Robot bridges the gap between young patients on isolation and hospital school peers


Constantly innovating ways to keep schoolwork on track while kids receive treatment at Lucile Packard Children’s Hospital Stanford, the Hospital School now has a new tool to help patients stay engaged — both in their lessons and with their peers.

It’s a two-wheeled, telepresence robot named The Double, and it resembles a Segway. The Double stays in the classroom at the school and is remotely controlled by the patient — regardless of where the patient is in the hospital.

Student-patients like Anuj Nanuvati, 16, a high school junior, who knows what it’s like to be isolated from his peers due to illness. He was diagnosed in July 2015 with lymphoma, and as a result of his treatment was immune-suppressed for a period and had to be in isolation before having a two-pound tumor removed from his chest. “It gets lonely,” Anuj told Palo Alto Daily reporter Jacqueline Lee, who covered the story. “So, the part that’s really nice is seeing other kids and being able to talk to them and play board games and card games with them.”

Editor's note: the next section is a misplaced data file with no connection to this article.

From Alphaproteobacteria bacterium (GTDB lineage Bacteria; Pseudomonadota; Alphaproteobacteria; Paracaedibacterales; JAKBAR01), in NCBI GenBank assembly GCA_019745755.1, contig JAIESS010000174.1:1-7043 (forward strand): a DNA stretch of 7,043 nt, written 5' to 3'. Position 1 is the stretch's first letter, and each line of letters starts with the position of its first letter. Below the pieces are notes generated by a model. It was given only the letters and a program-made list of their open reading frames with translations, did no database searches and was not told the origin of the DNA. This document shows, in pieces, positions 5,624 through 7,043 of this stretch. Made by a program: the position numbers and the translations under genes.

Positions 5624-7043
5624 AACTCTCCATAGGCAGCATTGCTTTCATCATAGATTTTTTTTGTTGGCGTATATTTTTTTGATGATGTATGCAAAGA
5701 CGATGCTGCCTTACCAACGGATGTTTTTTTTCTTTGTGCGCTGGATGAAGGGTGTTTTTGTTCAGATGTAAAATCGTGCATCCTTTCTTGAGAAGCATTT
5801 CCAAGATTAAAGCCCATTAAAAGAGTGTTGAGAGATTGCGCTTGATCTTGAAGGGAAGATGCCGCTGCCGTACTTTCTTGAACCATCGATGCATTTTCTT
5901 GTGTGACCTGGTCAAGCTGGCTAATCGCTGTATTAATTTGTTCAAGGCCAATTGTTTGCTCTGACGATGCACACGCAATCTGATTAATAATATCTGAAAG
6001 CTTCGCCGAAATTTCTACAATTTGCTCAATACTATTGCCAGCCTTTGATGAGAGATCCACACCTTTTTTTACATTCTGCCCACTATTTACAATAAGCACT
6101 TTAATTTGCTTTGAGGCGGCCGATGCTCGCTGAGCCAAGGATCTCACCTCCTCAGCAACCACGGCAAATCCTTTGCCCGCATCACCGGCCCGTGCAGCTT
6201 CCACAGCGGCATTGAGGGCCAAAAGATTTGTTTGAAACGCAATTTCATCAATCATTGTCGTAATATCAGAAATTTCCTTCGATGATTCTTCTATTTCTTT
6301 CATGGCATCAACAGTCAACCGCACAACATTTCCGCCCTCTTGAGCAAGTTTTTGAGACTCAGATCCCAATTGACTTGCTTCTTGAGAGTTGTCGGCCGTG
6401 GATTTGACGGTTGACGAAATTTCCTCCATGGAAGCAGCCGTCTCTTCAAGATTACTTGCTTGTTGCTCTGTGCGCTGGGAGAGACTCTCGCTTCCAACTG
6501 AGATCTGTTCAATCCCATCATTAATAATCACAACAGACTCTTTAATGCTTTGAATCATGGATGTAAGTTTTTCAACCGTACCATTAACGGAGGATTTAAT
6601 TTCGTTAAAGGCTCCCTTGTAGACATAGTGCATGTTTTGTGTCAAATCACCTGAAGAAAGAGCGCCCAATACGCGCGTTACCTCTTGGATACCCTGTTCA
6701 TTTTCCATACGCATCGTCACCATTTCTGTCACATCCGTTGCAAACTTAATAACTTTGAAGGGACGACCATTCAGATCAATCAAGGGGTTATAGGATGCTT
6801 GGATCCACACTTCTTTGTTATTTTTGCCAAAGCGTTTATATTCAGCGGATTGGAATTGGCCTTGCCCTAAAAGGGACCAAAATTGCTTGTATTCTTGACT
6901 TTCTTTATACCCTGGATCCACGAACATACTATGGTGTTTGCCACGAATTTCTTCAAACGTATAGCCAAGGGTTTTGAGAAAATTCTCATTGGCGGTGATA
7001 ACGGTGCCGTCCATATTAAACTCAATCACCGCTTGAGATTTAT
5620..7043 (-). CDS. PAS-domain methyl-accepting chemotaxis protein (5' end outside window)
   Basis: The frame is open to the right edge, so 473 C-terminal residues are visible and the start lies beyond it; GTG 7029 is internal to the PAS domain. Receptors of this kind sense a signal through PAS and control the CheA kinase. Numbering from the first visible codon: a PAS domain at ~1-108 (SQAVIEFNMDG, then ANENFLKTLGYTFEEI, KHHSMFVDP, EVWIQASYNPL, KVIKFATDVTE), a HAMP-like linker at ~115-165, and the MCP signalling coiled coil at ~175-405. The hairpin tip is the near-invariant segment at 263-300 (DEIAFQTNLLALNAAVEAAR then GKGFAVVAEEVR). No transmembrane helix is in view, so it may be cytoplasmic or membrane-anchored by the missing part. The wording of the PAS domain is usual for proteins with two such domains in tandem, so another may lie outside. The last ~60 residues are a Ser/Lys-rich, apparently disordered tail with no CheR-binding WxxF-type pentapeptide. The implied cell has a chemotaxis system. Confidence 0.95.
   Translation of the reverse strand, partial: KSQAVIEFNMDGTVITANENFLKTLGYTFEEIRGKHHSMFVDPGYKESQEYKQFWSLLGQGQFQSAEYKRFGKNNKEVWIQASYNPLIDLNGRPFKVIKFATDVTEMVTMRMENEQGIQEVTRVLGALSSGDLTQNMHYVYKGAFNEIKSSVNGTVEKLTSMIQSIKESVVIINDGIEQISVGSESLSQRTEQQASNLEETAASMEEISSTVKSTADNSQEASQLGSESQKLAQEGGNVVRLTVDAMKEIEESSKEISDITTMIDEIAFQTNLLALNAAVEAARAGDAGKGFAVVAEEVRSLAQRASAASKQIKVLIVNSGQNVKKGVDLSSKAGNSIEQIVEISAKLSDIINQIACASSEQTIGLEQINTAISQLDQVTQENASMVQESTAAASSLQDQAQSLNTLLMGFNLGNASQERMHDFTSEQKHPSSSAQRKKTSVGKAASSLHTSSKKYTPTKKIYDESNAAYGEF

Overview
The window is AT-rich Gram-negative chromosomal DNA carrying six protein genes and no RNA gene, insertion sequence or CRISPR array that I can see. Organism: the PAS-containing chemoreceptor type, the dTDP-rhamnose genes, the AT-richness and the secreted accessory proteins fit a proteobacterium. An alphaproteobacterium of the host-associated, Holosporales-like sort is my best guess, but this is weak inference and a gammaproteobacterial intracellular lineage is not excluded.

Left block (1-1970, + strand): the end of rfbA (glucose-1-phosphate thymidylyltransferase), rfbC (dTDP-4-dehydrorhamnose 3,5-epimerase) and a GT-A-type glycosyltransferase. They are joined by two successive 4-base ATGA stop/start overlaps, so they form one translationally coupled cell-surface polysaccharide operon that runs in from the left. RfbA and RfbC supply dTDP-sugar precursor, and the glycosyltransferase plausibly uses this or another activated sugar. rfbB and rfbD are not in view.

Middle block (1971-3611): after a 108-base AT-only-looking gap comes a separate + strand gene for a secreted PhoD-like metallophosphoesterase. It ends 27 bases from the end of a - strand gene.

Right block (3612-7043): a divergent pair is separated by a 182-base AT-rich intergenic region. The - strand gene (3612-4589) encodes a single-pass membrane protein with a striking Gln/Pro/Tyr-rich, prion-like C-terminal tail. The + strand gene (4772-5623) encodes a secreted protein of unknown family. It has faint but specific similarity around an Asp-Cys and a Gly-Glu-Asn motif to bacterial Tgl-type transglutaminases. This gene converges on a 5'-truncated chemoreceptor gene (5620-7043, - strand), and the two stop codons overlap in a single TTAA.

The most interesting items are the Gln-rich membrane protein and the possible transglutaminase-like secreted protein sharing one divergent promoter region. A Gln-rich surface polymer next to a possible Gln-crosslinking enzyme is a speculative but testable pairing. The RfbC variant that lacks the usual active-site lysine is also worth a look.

On a recent robot-demonstration day, the school set up the regular Thursday science lab in the classroom with the Double (above), and a teacher brought another lab setup to a patient room with Anuj (below). Anuj controlled the robot on an iPad to see how teacher Julie Fogarty performed the stages of the experiment in the classroom, and replicated the actions in his own bedside lab.


“The robot is used with different patients day-to-day as needed,” said teacher Kevin Danie. “It’s particularly helpful for cystic fibrosis patients who can’t be around others with the disease due to cross-infection risks. Also, the Double is huge for kids receiving bone marrow transplants, as they are required to be in 100 days of isolation post-transplant.”

The Hospital School, part of the Palo Alto Unified School District, worked with the Lucile Packard Foundation for Children’s Health to request a grant to purchase the robot. Bank of America, a longtime supporter of the hospital, answered the call to fund the grant.

“It’s the perfect merging of technology and human need,” said Bank of America market president Raquel Gonzalez. “Rather than be in isolation, the students can be with their peers and continue their learning.”

You can make a difference in the lives of Anuj and other patients receiving care at Packard Children’s by visiting

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